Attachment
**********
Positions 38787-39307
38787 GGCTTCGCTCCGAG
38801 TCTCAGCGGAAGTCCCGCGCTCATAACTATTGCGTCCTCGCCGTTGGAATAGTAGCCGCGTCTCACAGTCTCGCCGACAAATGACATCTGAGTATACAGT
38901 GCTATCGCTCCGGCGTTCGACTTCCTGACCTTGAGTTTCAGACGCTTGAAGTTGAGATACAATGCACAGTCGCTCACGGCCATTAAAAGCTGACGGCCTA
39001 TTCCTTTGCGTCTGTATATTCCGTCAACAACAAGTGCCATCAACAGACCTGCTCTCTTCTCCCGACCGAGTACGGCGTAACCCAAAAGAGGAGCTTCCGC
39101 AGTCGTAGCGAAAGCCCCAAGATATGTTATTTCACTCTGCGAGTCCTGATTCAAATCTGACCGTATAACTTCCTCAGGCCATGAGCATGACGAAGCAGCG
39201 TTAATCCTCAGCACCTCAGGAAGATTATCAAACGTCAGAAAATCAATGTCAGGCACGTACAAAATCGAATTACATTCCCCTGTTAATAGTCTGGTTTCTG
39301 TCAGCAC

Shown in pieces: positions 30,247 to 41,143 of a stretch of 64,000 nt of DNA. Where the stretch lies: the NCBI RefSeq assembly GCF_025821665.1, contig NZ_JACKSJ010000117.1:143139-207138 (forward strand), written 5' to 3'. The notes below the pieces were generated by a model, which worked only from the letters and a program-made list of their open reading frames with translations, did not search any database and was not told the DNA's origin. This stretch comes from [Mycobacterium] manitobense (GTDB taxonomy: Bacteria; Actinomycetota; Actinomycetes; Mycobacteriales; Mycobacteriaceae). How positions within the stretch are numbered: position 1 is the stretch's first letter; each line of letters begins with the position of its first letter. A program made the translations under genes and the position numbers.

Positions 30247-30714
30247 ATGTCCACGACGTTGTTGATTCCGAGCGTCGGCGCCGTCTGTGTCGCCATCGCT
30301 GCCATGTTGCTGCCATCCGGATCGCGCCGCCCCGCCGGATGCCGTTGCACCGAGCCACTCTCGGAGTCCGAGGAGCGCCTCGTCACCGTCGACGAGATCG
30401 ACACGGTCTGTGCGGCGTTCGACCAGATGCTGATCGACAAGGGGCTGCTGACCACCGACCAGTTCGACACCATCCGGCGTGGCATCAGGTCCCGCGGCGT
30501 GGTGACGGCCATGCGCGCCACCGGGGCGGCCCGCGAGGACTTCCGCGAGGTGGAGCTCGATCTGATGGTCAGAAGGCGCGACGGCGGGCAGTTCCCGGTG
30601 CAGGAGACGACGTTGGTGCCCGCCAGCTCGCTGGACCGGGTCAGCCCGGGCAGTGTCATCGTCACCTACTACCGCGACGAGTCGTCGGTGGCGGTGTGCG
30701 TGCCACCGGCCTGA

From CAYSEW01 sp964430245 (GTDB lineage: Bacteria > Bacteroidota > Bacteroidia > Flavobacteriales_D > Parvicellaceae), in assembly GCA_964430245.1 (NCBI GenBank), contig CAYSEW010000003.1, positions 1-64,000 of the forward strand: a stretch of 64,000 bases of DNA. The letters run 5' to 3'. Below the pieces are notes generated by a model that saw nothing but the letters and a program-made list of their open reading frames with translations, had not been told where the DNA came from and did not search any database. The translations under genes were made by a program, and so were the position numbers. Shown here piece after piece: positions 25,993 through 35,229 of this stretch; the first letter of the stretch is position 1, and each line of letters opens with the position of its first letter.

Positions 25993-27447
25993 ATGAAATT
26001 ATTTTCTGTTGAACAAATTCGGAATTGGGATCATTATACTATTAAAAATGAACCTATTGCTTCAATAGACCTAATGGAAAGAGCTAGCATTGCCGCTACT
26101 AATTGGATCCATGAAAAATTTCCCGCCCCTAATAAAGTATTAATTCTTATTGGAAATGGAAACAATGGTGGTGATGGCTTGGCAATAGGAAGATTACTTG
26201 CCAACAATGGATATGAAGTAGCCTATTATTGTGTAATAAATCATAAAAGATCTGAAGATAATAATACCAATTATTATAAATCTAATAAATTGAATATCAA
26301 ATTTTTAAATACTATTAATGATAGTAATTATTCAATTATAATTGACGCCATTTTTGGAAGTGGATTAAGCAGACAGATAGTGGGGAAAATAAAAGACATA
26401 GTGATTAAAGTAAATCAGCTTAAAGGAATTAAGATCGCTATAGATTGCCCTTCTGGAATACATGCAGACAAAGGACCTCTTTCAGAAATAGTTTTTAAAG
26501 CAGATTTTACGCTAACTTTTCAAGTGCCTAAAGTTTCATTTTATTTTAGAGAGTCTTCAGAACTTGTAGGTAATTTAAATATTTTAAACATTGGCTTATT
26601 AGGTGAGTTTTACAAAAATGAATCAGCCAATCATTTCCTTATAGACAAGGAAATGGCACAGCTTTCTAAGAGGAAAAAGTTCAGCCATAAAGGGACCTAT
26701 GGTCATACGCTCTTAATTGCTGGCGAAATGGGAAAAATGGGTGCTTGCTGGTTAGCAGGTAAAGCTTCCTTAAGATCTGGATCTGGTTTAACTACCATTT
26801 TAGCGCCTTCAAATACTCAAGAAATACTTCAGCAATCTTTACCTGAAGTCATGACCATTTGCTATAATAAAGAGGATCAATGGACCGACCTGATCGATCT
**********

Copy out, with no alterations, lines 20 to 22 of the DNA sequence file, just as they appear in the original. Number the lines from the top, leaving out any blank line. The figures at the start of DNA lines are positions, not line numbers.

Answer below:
26001 ATTTTCTGTTGAACAAATTCGGAATTGGGATCATTATACTATTAAAAATGAACCTATTGCTTCAATAGACCTAATGGAAAGAGCTAGCATTGCCGCTACT
26101 AATTGGATCCATGAAAAATTTCCCGCCCCTAATAAAGTATTAATTCTTATTGGAAATGGAAACAATGGTGGTGATGGCTTGGCAATAGGAAGATTACTTG
26201 CCAACAATGGATATGAAGTAGCCTATTATTGTGTAATAAATCATAAAAGATCTGAAGATAATAATACCAATTATTATAAATCTAATAAATTGAATATCAA